Murder by the Book (A Langham and Dupré Mystery) by Eric Brown

For the longest time I was having trouble finding things that I enjoyed reading. I would find a book, start it and then put it down in disappointment after a few chapters. Now I suddenly have a glut of books to read, many of them authors I’ve never heard of…hopefully I’ll have entire new series to indulge in.

This one was a recommendation that I later found at a used bookstore. As Helene Hanff said “I do love secondhand books that open to the page some previous owner read oftenest.” But I digress…so let’s start whittling down on that stack of books. 

Donald Langham is a crime writer living in London in 1955. When his literary agent is blackmailed Donald steps in to help. What started as blackmail becomes something much darker, and when a series of deaths occur in London’s literary world Donald is drawn into a hunt for a killer looking for retribution.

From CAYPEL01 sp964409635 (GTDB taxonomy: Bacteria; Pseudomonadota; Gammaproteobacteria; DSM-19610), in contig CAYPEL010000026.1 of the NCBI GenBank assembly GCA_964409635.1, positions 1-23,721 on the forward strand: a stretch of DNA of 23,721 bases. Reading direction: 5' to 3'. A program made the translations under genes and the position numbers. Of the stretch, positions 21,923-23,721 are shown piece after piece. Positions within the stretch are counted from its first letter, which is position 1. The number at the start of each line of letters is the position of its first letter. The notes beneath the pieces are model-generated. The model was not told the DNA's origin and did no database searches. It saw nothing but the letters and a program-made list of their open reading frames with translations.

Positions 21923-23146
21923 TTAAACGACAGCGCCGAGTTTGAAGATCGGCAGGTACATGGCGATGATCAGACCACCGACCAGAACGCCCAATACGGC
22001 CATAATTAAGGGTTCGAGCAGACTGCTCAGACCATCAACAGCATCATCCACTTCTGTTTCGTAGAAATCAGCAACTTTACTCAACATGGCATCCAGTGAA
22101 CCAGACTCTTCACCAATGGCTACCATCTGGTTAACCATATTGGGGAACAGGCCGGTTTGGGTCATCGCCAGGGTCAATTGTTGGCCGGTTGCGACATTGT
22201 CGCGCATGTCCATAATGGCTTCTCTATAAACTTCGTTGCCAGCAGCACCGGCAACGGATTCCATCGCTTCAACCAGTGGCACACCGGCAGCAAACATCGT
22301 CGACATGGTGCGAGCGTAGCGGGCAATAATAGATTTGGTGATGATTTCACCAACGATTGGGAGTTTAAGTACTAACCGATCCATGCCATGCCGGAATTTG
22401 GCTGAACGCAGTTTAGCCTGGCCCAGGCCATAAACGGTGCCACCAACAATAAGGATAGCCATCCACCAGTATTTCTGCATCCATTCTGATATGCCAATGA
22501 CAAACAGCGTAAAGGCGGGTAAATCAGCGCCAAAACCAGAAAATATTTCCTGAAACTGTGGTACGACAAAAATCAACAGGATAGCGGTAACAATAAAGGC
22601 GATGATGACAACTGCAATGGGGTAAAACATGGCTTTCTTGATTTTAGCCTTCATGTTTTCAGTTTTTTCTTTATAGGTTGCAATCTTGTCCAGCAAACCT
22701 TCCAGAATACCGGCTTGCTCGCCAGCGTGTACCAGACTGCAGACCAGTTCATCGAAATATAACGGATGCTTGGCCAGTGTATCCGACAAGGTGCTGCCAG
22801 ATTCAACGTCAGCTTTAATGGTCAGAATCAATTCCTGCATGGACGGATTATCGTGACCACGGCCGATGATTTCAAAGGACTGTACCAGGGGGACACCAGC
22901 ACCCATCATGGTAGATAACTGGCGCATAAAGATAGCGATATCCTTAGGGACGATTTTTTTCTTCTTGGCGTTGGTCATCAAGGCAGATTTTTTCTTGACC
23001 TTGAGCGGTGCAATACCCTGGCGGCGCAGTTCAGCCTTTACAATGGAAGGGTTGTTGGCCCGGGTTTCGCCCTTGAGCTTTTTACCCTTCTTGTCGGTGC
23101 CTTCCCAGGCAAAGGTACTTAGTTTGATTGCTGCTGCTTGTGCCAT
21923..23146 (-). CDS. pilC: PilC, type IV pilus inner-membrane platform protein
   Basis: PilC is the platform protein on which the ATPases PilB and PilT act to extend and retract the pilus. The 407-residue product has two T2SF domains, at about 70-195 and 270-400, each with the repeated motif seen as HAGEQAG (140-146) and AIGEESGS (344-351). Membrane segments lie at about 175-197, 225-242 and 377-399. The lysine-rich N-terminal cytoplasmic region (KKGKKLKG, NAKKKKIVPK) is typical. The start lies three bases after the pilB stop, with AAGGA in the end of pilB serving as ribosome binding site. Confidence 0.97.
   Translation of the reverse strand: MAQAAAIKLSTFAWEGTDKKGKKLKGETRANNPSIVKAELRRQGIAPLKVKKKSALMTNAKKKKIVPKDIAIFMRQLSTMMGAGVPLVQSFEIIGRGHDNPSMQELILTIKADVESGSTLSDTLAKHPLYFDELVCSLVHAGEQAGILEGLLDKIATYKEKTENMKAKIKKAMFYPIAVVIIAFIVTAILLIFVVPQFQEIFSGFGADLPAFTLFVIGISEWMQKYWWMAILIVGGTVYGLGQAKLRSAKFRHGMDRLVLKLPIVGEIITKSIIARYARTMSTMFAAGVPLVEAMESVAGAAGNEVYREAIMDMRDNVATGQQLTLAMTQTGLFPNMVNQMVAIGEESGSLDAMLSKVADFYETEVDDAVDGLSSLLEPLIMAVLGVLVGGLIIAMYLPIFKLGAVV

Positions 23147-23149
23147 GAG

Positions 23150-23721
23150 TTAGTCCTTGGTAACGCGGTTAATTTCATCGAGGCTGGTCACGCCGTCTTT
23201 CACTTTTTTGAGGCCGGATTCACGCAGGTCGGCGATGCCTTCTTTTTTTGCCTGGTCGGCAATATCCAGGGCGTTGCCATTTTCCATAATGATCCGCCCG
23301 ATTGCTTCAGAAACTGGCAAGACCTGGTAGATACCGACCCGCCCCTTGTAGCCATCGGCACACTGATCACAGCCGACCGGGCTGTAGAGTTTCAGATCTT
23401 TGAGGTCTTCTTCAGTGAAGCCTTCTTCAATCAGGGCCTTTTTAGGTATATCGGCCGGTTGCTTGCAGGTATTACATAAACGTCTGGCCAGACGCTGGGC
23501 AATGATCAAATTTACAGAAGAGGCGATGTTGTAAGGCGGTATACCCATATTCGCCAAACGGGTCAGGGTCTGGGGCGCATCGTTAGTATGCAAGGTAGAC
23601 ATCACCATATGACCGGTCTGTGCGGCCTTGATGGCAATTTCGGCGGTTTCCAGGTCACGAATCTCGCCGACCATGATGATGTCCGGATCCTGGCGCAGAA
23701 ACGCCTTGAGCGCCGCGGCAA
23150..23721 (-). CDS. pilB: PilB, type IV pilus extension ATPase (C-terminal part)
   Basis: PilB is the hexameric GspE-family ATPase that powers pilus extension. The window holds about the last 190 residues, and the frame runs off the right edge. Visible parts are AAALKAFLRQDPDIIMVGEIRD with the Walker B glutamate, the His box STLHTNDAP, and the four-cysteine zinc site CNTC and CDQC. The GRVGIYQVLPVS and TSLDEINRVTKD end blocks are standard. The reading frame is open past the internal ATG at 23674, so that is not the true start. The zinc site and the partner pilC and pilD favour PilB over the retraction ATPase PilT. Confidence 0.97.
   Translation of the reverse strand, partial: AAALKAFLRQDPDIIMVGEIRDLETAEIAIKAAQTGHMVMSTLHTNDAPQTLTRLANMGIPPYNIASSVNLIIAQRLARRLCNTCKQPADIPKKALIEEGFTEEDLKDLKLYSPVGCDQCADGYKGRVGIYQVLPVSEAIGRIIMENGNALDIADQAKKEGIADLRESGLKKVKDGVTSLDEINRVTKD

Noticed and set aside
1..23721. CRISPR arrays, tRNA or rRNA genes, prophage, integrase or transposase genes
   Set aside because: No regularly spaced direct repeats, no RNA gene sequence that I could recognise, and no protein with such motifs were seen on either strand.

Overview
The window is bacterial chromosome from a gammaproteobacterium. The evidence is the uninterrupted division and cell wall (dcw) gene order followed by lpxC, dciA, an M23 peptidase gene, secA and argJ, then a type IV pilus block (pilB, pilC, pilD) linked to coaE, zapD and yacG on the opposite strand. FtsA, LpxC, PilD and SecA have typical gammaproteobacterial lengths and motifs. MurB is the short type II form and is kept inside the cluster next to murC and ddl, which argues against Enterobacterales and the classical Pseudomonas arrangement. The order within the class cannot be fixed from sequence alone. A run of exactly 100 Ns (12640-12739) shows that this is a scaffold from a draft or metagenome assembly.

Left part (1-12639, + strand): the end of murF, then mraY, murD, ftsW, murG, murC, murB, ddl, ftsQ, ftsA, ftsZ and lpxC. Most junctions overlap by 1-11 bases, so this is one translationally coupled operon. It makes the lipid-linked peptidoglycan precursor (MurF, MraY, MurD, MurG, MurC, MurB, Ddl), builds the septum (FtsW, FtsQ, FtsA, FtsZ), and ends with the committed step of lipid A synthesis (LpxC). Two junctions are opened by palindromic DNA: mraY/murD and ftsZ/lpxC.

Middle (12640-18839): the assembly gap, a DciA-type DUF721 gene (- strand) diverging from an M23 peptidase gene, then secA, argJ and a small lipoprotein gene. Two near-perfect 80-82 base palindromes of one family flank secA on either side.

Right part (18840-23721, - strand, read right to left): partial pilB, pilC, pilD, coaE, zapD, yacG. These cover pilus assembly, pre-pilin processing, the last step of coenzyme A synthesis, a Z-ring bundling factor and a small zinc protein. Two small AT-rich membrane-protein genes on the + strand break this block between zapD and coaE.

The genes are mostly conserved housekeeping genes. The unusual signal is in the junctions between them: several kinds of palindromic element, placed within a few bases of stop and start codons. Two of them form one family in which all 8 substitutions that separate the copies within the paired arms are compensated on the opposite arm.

I really enjoyed this one. It was a fun read. Not too dark, not too light, not too cute, not too trite…hey…I just made a rhyme and didn’t even mean to! Anyways, one of the reasons that I put a book down don’t pick it back up again is when it is clichéd. This story was very original. The plot was clever, well paced, with just enough twists and a little bit of romance.

The characters are intelligently written. I really enjoyed the relationship between three primary characters. Donald Langham’s character is easygoing and charming. Marie Dupré is smart and equal to anything that comes along. And Charles Elder is delightful! I know to some he may appear to be the formula for an older homosexual man, but he is not. He is intelligent, funny, and vulnerable and I loved him. 

And yes, looks like I’ve found a new series to treat myself to. 

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